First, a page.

Commenting on the report of recommendations to the Welsh Government by the Wales Animal Health and Welfare Framework Group on Wales’ dog breeding laws, RSPCA Assistant Director for External Relations Claire Lawson said:
“While the introduction of new dog breeding laws in 2014 marked a big step forward for canine welfare, RSPCA Cymru has long highlighted the need for future improvements to protect stud dogs, breeding bitches and puppies across the country – which is why this urgent review was so important.
“RSPCA Cymru was pleased to input into this review, via our role on the Animal Welfare Network for Wales. We’re delighted that a whole host of the AWNW’s views have been taken on board.
“The current staff-to-dog ratio has always been far too high for staff to adequately meet the needs of the number of dogs this regulation allows them to keep. Puppies need so much care, attention and socialisation; so a new ratio which includes puppies would be a big step forward.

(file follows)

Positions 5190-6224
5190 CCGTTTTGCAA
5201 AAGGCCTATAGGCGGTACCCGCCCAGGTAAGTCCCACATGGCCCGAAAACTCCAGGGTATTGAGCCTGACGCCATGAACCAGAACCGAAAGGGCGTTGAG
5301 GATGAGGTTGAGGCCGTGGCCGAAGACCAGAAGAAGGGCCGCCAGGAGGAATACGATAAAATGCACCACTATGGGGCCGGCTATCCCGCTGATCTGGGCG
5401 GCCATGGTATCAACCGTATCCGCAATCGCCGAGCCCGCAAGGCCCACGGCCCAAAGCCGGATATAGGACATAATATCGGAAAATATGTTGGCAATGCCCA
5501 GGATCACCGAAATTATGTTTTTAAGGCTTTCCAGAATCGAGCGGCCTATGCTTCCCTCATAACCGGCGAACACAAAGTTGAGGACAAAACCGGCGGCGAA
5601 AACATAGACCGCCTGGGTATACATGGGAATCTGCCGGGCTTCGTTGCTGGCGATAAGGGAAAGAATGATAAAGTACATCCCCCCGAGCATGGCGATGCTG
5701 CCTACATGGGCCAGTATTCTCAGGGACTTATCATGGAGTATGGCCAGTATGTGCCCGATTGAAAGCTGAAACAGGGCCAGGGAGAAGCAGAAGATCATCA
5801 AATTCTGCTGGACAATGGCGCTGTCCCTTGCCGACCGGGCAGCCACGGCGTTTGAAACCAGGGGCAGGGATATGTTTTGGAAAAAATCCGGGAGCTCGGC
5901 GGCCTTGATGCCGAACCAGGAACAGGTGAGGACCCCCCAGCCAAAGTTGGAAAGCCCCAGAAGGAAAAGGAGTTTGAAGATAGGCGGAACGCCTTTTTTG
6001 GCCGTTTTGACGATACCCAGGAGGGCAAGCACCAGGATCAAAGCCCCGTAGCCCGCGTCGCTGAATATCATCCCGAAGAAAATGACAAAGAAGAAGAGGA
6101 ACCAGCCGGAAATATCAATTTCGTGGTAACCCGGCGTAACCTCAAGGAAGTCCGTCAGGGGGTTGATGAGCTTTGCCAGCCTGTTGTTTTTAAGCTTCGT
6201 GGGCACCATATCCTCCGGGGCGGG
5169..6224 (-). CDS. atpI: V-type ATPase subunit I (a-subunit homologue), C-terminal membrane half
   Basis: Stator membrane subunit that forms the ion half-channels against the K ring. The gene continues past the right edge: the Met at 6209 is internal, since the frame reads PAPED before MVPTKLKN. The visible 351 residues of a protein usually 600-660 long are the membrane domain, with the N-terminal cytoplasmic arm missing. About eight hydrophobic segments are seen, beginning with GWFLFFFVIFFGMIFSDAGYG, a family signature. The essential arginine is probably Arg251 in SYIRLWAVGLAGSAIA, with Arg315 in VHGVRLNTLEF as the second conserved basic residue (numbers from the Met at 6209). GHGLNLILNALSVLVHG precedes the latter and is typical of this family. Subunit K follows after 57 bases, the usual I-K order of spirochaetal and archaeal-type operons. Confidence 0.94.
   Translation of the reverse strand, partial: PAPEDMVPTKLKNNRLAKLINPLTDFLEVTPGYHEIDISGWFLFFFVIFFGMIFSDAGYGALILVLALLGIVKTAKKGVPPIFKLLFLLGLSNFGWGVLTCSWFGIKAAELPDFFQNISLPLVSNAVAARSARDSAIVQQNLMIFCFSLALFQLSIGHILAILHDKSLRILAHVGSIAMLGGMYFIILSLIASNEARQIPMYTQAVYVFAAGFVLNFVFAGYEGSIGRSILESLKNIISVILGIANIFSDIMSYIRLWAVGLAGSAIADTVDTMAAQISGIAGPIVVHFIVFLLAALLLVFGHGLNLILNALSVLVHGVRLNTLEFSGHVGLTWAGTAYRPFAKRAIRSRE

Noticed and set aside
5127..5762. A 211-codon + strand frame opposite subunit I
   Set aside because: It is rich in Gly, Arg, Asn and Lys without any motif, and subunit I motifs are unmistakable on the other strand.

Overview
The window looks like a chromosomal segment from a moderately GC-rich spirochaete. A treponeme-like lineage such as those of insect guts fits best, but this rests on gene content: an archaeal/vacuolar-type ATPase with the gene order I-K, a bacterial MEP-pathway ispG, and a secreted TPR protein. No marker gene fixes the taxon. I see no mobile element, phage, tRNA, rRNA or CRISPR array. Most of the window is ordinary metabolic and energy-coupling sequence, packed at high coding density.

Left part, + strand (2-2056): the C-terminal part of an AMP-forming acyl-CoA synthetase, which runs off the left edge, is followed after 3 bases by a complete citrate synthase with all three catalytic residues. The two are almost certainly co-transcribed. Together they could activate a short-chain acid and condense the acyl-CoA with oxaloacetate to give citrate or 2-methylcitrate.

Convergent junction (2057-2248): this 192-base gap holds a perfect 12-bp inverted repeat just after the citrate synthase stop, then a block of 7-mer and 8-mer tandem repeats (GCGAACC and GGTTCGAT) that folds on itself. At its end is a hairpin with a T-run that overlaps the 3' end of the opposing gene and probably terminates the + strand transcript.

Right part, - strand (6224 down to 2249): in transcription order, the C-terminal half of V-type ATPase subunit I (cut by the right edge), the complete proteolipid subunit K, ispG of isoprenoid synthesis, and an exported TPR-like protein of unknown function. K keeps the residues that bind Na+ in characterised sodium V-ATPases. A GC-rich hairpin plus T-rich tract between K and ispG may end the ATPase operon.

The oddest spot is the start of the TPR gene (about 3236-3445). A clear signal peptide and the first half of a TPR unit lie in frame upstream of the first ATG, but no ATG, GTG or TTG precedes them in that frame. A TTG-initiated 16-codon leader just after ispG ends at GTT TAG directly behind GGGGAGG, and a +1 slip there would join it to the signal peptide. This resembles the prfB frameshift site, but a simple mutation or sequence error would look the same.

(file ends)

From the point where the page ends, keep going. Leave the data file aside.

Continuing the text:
“Recommendations around improved training for local authorities are very welcome. We know Councils have so much on their plate already – and need proper resourcing to ensure they can enforce dog breeding laws; particularly in parts of West Wales, which are UK hot spots in terms of the prevalence of dog breeding activity.
“Any enhancement of dog breeding law must be done in conjunction with improvements to, or the introduction of, complementary legislation – including improvements on dog traceability, compulsory microchipping compliance, a ban on third-party sales of puppies, and consideration of a new cat breeding law too. Only then can we have a system that is truly fit for purpose and best protects animals from bad breeding practices.
“The Welsh Government have shown a really strong response to this report – and we look forward to working with them to ensure local authorities are best equipped to tackle illegal and poor dog breeding, that the public understand the consequences on welfare of such practices; and that regulations are enhanced to ensure Wales loses its sad label as a bastion for the murky world of illegal, or damaging, puppy breeding practices.”